wiki:ConnectivityTesting

Version 10 (modified by jwilliams@bbn.com, 11 years ago) (diff)

added notes about arping

Connectivity Test Software

DRAFT NETWORK TOOLS AND CONFIGURATION FOR TESTS BETWEEN GPO LAB AND CAMPUSES

Below are a few network tools currently supported by the GPO Lab for testing purposes. Should your campus decide to test with the GPO, please note the tool, and its respective configurations (NB. These configurations were tested on Ubuntu 10.04). The statistics obtained will be available to the public via our monitoring web-server and will prove effective in determining the operational status of GENI connections.

For a template for informing a campus of requirements of a test host to support this testing see PersistentTestHostRequirments.

traceroute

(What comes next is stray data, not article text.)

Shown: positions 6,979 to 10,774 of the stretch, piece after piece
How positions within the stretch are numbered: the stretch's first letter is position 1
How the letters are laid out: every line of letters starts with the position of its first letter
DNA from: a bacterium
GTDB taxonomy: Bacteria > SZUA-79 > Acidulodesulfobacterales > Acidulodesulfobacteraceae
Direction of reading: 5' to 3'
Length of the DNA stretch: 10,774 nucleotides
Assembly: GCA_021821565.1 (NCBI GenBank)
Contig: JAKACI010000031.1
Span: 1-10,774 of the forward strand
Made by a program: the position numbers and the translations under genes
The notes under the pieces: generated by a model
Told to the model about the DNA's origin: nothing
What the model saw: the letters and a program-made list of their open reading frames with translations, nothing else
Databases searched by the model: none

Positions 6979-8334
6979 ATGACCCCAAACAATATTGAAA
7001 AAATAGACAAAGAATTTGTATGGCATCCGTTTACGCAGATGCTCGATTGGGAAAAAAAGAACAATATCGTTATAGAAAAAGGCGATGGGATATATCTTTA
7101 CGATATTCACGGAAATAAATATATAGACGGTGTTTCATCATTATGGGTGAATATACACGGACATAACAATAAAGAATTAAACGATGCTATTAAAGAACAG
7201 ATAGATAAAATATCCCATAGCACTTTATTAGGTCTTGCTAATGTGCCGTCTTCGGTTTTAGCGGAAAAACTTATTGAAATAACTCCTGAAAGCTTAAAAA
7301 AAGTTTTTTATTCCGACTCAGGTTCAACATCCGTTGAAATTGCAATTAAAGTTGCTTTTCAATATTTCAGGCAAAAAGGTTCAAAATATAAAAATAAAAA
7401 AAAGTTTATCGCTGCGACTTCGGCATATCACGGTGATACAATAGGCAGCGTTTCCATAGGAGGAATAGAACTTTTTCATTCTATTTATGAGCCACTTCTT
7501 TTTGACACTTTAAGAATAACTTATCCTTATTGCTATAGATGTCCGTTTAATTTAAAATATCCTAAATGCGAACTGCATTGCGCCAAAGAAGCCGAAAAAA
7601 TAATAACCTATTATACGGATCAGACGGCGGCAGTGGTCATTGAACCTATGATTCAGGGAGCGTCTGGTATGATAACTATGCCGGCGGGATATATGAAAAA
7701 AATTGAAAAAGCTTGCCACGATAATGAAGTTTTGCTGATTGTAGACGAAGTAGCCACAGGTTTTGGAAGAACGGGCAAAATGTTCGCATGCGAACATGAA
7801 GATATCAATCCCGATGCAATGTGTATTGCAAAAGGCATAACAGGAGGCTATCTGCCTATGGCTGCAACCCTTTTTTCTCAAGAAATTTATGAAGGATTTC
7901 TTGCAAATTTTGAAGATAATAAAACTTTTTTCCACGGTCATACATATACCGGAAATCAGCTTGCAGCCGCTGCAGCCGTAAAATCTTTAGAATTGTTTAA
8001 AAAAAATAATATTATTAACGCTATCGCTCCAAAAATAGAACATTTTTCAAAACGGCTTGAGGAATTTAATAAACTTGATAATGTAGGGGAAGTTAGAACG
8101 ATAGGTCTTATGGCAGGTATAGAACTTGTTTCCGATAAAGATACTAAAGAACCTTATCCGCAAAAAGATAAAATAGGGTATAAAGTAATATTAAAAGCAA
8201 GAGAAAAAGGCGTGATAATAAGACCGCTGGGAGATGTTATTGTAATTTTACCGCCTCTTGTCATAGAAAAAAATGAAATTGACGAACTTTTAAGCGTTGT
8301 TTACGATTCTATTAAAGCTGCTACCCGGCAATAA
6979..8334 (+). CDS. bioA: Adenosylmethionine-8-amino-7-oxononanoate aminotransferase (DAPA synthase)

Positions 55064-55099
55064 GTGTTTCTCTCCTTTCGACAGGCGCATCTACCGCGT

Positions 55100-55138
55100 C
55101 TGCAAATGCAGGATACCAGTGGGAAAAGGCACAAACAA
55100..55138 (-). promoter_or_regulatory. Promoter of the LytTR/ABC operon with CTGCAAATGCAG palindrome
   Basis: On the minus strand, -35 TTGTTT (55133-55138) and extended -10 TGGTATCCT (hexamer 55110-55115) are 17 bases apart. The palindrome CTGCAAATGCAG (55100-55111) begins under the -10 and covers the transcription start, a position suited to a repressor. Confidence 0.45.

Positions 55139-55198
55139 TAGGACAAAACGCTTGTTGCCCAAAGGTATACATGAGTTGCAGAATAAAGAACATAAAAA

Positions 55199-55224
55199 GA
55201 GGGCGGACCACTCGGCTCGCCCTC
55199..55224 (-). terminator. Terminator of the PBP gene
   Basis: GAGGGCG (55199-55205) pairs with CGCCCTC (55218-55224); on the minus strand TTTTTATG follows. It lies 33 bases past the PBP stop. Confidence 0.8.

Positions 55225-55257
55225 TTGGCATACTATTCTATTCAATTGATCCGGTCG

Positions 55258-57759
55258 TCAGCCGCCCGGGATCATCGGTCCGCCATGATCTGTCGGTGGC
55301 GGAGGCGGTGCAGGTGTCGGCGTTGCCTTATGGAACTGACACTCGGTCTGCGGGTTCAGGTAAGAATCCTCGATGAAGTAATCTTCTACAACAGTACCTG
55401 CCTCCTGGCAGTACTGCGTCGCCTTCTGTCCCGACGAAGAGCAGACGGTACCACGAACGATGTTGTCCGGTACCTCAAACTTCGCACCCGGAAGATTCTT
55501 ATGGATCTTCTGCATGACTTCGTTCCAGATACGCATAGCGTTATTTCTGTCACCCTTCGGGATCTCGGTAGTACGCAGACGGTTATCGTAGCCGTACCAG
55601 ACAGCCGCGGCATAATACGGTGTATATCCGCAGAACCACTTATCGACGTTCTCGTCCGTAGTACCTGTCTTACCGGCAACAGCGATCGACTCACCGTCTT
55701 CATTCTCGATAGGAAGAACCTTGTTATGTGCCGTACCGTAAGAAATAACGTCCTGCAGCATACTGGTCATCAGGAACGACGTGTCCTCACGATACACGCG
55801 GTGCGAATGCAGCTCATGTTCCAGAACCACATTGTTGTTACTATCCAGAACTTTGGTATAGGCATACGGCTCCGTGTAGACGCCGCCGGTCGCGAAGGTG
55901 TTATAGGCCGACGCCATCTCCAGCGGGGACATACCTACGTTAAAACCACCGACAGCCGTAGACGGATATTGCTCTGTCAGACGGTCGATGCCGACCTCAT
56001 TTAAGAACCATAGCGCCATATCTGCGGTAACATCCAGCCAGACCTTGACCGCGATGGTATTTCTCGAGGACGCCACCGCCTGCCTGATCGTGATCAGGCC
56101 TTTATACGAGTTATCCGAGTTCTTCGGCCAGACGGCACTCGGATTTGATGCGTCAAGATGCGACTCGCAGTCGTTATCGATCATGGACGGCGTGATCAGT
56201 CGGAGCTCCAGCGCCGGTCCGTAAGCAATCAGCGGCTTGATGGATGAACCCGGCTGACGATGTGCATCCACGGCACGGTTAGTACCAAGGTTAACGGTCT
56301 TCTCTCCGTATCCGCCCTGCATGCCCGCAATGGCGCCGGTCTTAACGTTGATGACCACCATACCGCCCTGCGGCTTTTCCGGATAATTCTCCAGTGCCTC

For GENI, this is used to verify that the route configuration is correct over a GENI backbone connection, which should be a single broadcast domain. I.E., a single hope should be displayed. For example, the GPO's connection to Rutgers via I2's ION service only has one hop.

[jwilliams@argos ~]$ traceroute 10.37.33.101
traceroute to 10.37.33.101 (10.37.33.101), 30 hops max, 40 byte packets
 1  probe1-vlan3733.rutgers.dataplane.geni.net (10.37.33.101)  32.200 ms  32.250 ms  32.287 ms
[jwilliams@argos ~]$

tcpdump

Useful for capturing and analogizing network traffic. Documentation and download from http://www.tcpdump.org/.

arping

Simular to ping, but works at layer-2. Hoever sudo access is requiresd and, typically you'll specify your physical interface. Arping is useful for :

  • detecting duplicate IP addresses. The Example below shows to hosts, deliniated by MAC, reporting the same IP address.
    [jwilliams@carthage ~]$ sudo /sbin/arping 10.37.5.101 -I eth7
    ARPING 10.37.5.101 from 10.37.5.100 eth7
    Unicast reply from 10.37.5.101 [00:0C:29:9D:65:D7]  0.900ms